A compressor is a tool that we use to control the dynamic range of our source. With our recorded sound we have RMS & peak. RMS is our continuous level. Peak is our initial transient - the loudest part in our sound wave. We use compressors to attenuate the difference between the peak transients and the RMS continuous volume. Doing this means we have a much more even sound. The quieter parts of our mix are brought up to almost the same level as our peaks. For example, if we have a snare drum with big hits followed by little ghost notes, we’re effectively bringing up the volume of the ghost notes by turning down the volume of our big hits and then turning the whole thing up. We end up with much less difference between the quieter hits and the big hits. This is useful because in a mix where there is a lot happening, all of the detailed parts can get lost, so we’re able to bring them up by simply reducing the dynamic range.
Using a shaker track as an example, you can see from the waveforms that we've got some very strong hits that are on the beats and some quieter notes in between. It might be that in the mix, these quieter notes are getting lost. So what we want to do is have the effect of turning the quieter notes up so that we get a nice rhythm that cuts through the entire mix. To do that we're going to use a compressor.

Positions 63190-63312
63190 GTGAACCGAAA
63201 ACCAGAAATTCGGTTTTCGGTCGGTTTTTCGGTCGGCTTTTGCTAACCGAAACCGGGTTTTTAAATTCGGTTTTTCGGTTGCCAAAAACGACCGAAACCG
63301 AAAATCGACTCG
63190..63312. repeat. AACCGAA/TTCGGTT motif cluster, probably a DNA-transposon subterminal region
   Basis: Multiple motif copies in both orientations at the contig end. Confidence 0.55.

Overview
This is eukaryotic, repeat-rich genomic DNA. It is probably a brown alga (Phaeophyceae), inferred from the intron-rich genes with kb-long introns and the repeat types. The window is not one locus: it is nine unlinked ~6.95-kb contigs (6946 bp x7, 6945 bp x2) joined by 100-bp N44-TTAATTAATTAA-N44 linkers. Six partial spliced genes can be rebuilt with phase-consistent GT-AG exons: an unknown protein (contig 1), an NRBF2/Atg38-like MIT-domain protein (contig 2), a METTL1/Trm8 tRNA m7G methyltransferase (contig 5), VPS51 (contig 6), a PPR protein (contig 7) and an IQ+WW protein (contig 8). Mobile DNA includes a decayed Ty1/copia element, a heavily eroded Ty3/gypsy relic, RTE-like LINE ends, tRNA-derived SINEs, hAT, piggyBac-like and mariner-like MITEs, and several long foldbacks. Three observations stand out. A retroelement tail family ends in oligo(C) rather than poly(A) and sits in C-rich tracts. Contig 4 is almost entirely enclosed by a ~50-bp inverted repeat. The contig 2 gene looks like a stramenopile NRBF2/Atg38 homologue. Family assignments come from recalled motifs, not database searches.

This is the default compressor in Logic, and its layout is pretty standard. Let's go through the controls.
Over on the left, the Input Gain controls the signal hitting the compressor. You can hit the compressor harder or softer by turning it up or down. If you're working with a particularly quiet source, you might need to turn the gain up to get a stronger signal to come into the compressor.
The Threshold controls the decibel area that we are going to have the compressor react to. At this setting, the compressor isn't going to compress anything until it goes above -43dB.
The Ratio controls how many decibels are going to be attenuated or turned down for every decibel over our Threshold. At 2:1, for every 2 decibels over our Threshold of -43dB, our source is going to be turned down by 1dB.
The Make Up Gain affects the overall volume of the compressed signal, once we've turned down the volume of our peaks. We use this to bring the whole level of the compressed track back to around where it was originally. This has the effect of turning up the volume of those quieter notes to be a similar volume to our louder notes.
The Knee affects the curve or shape of the compressor. You can use this to smooth things out or make them a bit more harsh with this control.
The Attack is the amount of time it is going to take before the compressor starts reacting, based on the parameters we've set with our Threshold and Ratio. As soon as we've gone over our Threshold of -43dB, we're going to wait 2.5ms before the compressor starts to apply our Ratio. The reason we set this at something like 2.5ms is just to let a little bit of that initial transient attack come through so that in this case, with our shaker playing on and off the beat, it still has a pulse and sounds natural.